Tuesday, January 27, 2015
Five years ago a young mother passed away from a terrible blood cancer. Her friends and neighbors loved her so much they wanted to honor her memory in some quiet way. They approached her widower to inquire about how best to accomplish their mission and ask his blessing. He recalled how compassionate the nurses and staff at the hospital had been toward him and his 6 year old son. “Something that reminds them of Liesel, her journey, and how they helped us through” was his best suggestion. “Maybe a painting to hang at the hospital that was Liesel’s ‘home’ for so many months”, he offered.
The neighbors went away puzzled, as they were not personally familiar with any artists, nor did they think they could raise the funds to purchase such a memorial. However, they prayed, and trusted that if it was meant to be, it would come about. And it did. The daughter of one of the neighbors had a friend who was just getting started on her own journey of sharing her artwork as a way of sharing her faith, while simultaneously coming to terms with her own blood cancer. It would be a wonderful, well-timed opportunity to debut her original work at a corporate level. It became less about the cost of the painting, and more about bringing beauty and peace to a wing of the hospital that often lacked both. Connections were made. Telephone calls went back and forth. Review and approval of the artist’s work had to be made through corporate channels. A week later, it was a go.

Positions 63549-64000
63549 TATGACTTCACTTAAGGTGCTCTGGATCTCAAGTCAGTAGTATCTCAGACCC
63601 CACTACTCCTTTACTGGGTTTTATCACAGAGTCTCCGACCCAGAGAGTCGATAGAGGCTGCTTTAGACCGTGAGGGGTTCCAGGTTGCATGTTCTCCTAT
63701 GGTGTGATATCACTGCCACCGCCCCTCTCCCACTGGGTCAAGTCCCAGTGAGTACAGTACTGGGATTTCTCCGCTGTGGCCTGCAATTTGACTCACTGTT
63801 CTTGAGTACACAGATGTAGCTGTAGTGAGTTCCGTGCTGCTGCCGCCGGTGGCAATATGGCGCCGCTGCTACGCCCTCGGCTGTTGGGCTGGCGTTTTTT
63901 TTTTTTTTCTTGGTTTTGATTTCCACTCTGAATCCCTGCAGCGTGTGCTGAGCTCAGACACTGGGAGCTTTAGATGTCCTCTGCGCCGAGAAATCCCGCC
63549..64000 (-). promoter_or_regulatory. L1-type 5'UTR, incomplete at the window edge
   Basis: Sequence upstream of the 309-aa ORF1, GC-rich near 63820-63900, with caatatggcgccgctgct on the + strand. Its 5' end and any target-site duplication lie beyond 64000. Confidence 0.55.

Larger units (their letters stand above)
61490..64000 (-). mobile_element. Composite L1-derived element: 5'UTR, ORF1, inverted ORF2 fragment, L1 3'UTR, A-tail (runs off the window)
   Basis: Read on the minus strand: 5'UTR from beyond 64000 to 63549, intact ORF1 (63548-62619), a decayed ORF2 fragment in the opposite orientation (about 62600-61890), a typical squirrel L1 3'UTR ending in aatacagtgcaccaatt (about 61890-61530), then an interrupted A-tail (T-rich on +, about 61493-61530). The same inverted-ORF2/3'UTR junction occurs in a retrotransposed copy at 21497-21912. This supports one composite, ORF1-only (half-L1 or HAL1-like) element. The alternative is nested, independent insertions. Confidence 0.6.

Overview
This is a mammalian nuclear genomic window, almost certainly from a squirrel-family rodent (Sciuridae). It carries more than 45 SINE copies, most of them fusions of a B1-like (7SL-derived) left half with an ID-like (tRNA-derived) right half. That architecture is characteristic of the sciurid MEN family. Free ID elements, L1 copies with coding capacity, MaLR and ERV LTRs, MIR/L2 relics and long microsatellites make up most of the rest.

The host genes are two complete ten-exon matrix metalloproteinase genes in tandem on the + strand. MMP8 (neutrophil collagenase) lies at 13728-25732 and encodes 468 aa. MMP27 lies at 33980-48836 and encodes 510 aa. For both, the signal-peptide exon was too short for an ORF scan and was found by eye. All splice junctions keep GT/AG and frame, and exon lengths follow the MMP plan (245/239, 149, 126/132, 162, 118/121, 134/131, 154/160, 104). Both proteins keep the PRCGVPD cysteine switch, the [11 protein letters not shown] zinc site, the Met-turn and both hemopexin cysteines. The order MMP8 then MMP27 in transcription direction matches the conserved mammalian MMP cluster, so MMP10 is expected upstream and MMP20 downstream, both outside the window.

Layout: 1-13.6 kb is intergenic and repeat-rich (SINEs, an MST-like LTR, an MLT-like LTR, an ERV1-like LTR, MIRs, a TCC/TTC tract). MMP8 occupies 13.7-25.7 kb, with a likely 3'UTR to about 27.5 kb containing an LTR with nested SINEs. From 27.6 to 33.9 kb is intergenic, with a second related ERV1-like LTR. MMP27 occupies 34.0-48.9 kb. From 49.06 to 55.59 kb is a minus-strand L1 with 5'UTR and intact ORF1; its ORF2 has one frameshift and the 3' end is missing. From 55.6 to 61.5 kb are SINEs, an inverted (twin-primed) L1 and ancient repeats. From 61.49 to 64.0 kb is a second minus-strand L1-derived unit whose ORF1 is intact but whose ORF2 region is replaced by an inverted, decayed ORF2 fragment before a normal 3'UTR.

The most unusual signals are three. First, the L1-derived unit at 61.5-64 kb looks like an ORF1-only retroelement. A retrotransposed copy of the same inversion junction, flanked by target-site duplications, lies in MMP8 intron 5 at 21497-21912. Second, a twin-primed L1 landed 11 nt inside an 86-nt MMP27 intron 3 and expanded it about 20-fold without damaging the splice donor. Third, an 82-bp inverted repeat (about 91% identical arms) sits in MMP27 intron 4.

The time came to select a piece of artwork. The neighbors approached the widower and his young son again, asking for their selection of what would be displayed in memory of their wife and mother. They viewed the artist’s paintings. The boy was drawn to the red bird in the snow-covered trees. It reminded him of the love from his mother. And so it was. The art was purchased by the neighbors and delivered to the hospital.
This story’s value is in how the community came together for a young family…the medical community, the neighbors, the friends. But the collateral benefit impacted the artist as well. Many people were involved in the process, each offering encouragement and praise for the humble beginnings of a path toward creativity. This generous spirit wove its way through the entire process. The thread of hope and love tied it all together. This is also my story. The artist was me. The watercolor "Treetops in Winter" hangs to this day, on the 5th floor of Maine Medical Center, known as the Gibson Pavilion.